Simultaneously, the group will be reorganised into five divisions: Germany, European Markets, Africa, Vodafone Business and Vodafone Investments. Changes are also being made to the Vodafone Group management team: The main change is in Germany, Vodafone’s single biggest market, where CEO Philippe Rogge is to “step down’ and depart within the next two weeks. 

Ahmed Essam, currently the CEO at Vodafone UK, steps up to become CEO of the new European Markets business and executive chairman of Vodafone Germany, while the current Vodafone UK chief commercial officer Max Taylor steps up to become CEO at Vodafone UK and, it seems likely, will be the head honcho of a combined Vodafone/Three operation in the UK if that £16.5bn merger plan emerges intact from the current scrutiny of the UK’s Competition and Markets Authority (CMA) and a review under the UK’s National Security and Investment Act.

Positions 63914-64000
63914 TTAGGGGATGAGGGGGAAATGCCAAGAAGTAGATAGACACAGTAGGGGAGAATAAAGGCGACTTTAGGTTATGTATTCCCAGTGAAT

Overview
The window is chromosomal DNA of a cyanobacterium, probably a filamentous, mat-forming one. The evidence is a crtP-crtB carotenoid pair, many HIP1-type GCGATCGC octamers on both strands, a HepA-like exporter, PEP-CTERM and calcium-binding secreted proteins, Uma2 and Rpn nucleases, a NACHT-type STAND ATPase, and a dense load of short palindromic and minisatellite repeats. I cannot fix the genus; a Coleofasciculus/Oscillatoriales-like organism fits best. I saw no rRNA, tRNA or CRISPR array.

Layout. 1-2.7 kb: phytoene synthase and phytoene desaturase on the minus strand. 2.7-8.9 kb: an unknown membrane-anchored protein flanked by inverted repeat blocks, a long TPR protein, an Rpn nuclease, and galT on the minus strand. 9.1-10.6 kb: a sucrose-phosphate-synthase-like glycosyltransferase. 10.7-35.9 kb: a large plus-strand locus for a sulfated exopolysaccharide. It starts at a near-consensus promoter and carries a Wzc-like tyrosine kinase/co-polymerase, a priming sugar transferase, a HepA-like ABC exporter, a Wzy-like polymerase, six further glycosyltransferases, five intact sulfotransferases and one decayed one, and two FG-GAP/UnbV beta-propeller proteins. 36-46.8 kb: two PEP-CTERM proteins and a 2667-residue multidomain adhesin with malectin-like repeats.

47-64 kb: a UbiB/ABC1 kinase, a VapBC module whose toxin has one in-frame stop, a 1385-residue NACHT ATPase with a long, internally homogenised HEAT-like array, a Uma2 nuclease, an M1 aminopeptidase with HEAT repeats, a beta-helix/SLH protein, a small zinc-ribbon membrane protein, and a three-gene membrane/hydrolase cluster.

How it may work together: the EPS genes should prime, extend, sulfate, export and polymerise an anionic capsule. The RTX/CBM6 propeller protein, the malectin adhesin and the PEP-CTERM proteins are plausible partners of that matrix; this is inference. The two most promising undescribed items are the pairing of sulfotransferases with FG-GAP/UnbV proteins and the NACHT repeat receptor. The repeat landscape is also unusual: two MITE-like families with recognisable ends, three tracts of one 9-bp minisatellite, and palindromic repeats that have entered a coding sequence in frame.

It was high time that action was taken by Vodafone in Italy because the asset had proven it could not deliver a return on capital employed (ROCE), a financial ratio used to measure a company’s performance and a good indicator of efficiency, because it measures a company’s profitability after factoring in the capital used to achieve that profitability. In the case of Vodafone Italia, no ROCE was achieved, a state of affairs that is symptomatic of the fact that, as disclosed in the State of Digital Communications Report 2024 compiled by European Telecommunications Network Operators (ETNO), the ROCE achieved by its members fell by almost half during the five years between 2017, when it was 9.1%, and 2022, by which time it had dipped to 5.8%. This slump was seen as clear evidence that it is getting increasingly hard for telcos across Europe to make even barely adequate returns on their investment, and the years since have borne out that pessimistic prognosis.